In summary, subclinical hypothyroidism is a condition that requires careful monitoring and consideration of treatment options based on individual patient factors.

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  • Question 23 - A 38-year-old female patient visits the clinic with a persistent cough. What signs...

    Correct

    • A 38-year-old female patient visits the clinic with a persistent cough. What signs or symptoms would suggest that she may have asthma?

      Your Answer: Symptoms in response to exercise

      Explanation:

      BTS/SIGN Guidelines on Asthma Diagnosis and Management

      Guidelines from BTS/SIGN provide recommendations on how to diagnose and manage asthma. Symptoms such as wheezing, breathlessness, chest tightness, or cough, especially if they worsen at night or in the early morning, after exercise, allergy exposure, or cold air, are indicative of asthma. Other factors that support the diagnosis include a family history of atopy or asthma, personal history of atopy, widespread wheezing, low FEV1 or PEFR. However, symptoms such as dizziness, light-headedness, voice disturbance, and chronic cough without wheezing do not suggest asthma. Additionally, there is no evidence that symptoms corresponding to a cold indicate an underlying diagnosis of asthma. These guidelines aim to help healthcare professionals accurately diagnose and manage asthma in patients.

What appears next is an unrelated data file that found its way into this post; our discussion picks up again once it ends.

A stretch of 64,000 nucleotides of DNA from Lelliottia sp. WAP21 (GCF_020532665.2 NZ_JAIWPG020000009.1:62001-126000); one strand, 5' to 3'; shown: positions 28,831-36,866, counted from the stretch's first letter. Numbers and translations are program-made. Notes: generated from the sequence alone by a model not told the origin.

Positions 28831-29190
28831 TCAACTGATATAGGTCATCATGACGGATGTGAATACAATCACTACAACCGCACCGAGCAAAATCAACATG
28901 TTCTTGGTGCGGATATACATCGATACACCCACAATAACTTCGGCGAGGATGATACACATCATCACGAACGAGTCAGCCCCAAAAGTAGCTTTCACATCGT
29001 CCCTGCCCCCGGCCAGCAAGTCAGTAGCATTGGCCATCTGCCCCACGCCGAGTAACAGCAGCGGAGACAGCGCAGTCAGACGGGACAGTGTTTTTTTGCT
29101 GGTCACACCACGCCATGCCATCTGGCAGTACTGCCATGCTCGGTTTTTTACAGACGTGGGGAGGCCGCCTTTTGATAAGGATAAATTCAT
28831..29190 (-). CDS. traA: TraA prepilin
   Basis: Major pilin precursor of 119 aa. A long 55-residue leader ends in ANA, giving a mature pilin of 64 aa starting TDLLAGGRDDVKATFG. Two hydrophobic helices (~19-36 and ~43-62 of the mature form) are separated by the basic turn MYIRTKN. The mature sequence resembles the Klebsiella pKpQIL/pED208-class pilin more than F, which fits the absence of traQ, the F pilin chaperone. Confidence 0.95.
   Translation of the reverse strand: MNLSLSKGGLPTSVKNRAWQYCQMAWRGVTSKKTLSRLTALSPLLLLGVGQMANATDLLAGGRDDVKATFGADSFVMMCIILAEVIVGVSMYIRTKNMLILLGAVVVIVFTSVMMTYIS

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  • Question 24 - A 54-year-old woman presents to the medical admissions unit with complaints of breathlessness....

    Incorrect

    • A 54-year-old woman presents to the medical admissions unit with complaints of breathlessness. Her GP had noted reduced breath sounds and dullness to percussion at the left lung base. An urgent chest X-ray reveals a left-sided pleural effusion. To identify the cause of the effusion, an aspirate of the pleural fluid is taken, and the results show a pleural effusion fluid protein/serum protein ratio of 0.73. What is the probable reason for the pleural effusion?

      Your Answer: Heart failure

      Correct Answer: Pulmonary embolism

      Explanation:

      To determine the cause of a pleural effusion, the effusion fluid protein/serum protein ratio can be used. An effusion is considered exudative if the ratio is >0.5, indicating that there is more protein in the effusion than in the serum. In this patient’s case, the ratio is 0.73, indicating an exudative effusion. Only one of the listed options can cause an exudative effusion.